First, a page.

Thursday, April 26, 2007

The earliest mss of the Greek OT

If you go to Robert Kraft's directory here you can see a whole range of images of the earliest fragments of the Greek OT. It would be useful if someone compiled an index of the biblical texts on this page.

7 Comments:

Peter M. Head said...

The first one is said to be unidentified, but it looks like there is enough text there to locate it somewhere. Perhaps it has since been identified, or ETCers should be able to figure it out.

Eric Rowe said...

I couldn't find a general description of the list. If he has these all linked to a website somewhere, that link would be great to have also.
Do you know if he makes any claim as to how exhaustive this list is for the period he covers, or if he says exactly what period that is?
The reason I ask is because I thought that at least one of the Freer mss was a Greek OT ms from the 2nd century.

Eric Rowe said...

According to a blurb on the Smithsonian's website (which may or may not be right), it's a 3rd century AD ms of the minor prophets. But that's still at least near the range of some of Kraft's images.

Eric Rowe said...

I find it interesting that any intro to NT TC will have a full chapter devoted to the use of patristic quotations. But intros to OT TC don't. Granted, we're talking about something that is also in Greek not Hebrew, so such evidence would combine the problems attached to using version evidence with those attached to using quotations. But, despite the items on this list of images (and not on the list as the case may be), it's still the case that the oldest ms evidence for Greek texts of the OT are the great Uncials. This means that in a great many cases, the quotations of the OT in the NT and in the early fathers are the very oldest evidence we have of Greek texts of the OT passages being quoted. To be sure, Septuagint specialists have been dealing with this data all along. But I don't think others with a more general interest in OT TC often give it much thought. I would think that these quotations from the early period would be especially important, because they would (hopefully) convey readings that belonged to the diverse array of Greek OT texts in circulation prior to the major official translations (A, Θ, S) and redactions (Origen's 5th column, Lucian) getting things under control.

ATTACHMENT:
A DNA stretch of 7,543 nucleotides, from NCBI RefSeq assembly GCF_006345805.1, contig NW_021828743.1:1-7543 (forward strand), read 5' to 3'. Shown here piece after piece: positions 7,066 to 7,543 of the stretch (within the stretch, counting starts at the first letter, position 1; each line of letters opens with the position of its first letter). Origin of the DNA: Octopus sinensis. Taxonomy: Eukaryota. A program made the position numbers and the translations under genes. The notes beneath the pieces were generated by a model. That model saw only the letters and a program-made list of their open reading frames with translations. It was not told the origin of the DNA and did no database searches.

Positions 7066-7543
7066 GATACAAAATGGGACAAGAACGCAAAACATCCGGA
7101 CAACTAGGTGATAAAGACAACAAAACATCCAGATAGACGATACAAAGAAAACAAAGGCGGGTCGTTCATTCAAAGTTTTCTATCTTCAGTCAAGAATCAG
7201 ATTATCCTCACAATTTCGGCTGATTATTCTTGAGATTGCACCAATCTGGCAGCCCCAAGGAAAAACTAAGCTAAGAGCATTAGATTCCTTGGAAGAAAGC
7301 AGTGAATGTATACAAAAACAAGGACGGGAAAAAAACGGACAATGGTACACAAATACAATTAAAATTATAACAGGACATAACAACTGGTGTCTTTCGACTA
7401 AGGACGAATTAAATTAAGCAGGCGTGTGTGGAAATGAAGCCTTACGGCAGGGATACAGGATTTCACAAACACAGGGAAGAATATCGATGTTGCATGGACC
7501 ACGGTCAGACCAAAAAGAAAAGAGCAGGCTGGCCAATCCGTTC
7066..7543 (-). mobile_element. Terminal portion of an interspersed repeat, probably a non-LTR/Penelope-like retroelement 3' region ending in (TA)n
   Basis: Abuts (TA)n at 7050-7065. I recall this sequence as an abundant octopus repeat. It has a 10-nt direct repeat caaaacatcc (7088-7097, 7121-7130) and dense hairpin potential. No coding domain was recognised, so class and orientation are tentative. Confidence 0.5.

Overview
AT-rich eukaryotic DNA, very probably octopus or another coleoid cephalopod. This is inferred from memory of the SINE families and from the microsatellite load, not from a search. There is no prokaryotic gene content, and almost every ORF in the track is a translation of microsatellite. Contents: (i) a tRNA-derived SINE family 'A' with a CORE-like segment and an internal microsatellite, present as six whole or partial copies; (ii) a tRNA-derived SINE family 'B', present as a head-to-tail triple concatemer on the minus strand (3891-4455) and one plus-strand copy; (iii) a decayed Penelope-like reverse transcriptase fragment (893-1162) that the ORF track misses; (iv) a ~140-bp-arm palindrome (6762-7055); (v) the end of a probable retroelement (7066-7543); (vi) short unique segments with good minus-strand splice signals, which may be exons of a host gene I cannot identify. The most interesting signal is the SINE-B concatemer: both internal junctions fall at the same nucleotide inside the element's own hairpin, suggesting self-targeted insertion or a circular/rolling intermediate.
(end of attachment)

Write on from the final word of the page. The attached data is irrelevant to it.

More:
Eric Rowe said...

I meant to say, "the oldest ms evidence for Greek texts of MOST OF the OT are the great uncials [i.e. ms evidence for those parts that aren't included in the mss on Kraft's list together with whatever other old mss that aren't on his list]."

Tommy Wasserman said...

ER: "According to a blurb on the Smithsonian's website (which may or may not be right), it's a 3rd century AD ms of the minor prophets."

The fragmentary papyrus codex (Washington MS V; Rahlfs W; Ziegler [Göttingen edition] W; Kenyon X; van Haelst 284; Aland [Repertorium 1] 08) dates to the mid-third-century.

Anonymous said...

"Peter M. Head said...

The first one is said to be unidentified, but it looks like there is enough text there to locate it somewhere. Perhaps it has since been identified, or ETCers should be able to figure it out."

The latest on 4Q126 is that it is still not identified, and may or may not be of the Septuagint. Dimant "Old Testament Pseudepigrapha at Qumran", in The Bible and the Dead Sea Scrolls, p. 467 believes it is not biblical, while Ulrich "Septuagint", in Encyclopedia of the Dead Sea Scrolls, p.867 believes "As yet it cannot be determined whether the unclassified text of 4Q126 was part of the Septuagint, though the Greek Paraphrase of Exodus most likely was not considered such".

"Eric Rowe said...

I couldn't find a general description of the list. If he has these all linked to a website somewhere, that link would be great to have also.
Do you know if he makes any claim as to how exhaustive this list is for the period he covers, or if he says exactly what period that is?
The reason I ask is because I thought that at least one of the Freer mss was a Greek OT ms from the 2nd century."

The images are linked to the web article by Kraft "Greek Scribal Culture in Early Jewish and Early Christian Settings, Continuities and Discontinuities". A fuller list of all the early LXX MSS is Kraft's web article "Some observations on Early Papyri and MSS for LXX/OG Study"

Matthew Hamilton